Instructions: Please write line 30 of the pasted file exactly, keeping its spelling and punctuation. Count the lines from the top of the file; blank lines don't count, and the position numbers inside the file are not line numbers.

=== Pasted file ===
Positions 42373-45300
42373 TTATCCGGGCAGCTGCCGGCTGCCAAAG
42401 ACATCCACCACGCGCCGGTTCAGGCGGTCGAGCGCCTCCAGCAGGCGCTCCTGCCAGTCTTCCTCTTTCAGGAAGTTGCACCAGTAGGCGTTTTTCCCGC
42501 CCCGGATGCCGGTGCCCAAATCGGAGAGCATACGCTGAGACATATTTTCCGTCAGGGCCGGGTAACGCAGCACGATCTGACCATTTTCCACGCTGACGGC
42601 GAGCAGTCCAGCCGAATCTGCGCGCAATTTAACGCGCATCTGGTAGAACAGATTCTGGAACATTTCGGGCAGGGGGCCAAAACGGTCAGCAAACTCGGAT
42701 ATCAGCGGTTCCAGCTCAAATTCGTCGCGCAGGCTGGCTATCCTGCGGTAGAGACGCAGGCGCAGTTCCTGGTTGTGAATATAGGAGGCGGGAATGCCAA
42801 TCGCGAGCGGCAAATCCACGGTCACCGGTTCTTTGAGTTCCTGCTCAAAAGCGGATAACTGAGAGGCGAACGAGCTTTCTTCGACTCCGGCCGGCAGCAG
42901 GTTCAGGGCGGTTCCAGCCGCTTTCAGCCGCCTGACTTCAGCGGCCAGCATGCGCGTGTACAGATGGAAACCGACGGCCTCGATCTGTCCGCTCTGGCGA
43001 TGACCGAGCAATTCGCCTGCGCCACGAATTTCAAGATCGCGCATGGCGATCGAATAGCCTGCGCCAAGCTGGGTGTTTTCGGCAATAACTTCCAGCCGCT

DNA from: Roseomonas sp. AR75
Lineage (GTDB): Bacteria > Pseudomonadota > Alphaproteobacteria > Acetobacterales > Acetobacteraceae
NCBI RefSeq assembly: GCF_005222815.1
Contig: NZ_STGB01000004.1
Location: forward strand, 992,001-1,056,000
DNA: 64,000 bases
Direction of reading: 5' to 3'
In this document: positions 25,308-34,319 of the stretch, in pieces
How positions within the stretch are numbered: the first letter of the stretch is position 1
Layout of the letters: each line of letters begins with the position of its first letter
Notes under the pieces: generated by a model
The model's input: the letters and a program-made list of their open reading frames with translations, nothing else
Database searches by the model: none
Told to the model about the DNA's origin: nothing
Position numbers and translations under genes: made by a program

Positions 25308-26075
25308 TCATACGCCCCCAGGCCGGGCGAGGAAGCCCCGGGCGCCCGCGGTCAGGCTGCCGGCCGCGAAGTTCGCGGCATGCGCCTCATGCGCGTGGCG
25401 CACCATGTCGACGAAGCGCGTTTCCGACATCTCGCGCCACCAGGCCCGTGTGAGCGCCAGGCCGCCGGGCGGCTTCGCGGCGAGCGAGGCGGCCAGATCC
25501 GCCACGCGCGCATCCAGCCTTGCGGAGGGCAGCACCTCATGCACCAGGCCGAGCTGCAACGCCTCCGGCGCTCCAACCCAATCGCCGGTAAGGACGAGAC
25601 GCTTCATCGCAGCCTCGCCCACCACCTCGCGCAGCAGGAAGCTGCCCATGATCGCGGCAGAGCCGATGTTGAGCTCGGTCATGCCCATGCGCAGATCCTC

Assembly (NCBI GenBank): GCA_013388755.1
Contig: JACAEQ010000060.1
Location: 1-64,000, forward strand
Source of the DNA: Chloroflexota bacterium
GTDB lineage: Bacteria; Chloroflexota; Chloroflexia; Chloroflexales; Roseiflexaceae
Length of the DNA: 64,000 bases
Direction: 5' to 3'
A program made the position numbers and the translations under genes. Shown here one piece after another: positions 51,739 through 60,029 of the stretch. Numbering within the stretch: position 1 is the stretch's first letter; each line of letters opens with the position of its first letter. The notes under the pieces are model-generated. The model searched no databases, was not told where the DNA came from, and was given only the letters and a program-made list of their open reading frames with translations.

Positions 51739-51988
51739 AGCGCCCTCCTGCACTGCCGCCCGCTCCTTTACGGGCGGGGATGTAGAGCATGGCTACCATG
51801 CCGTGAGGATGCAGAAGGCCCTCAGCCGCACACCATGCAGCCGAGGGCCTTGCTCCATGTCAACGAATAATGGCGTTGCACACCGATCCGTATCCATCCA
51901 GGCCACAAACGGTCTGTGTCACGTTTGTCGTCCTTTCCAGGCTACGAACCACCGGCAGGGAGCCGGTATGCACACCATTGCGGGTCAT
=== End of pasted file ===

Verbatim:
Assembly (NCBI GenBank): GCA_013388755.1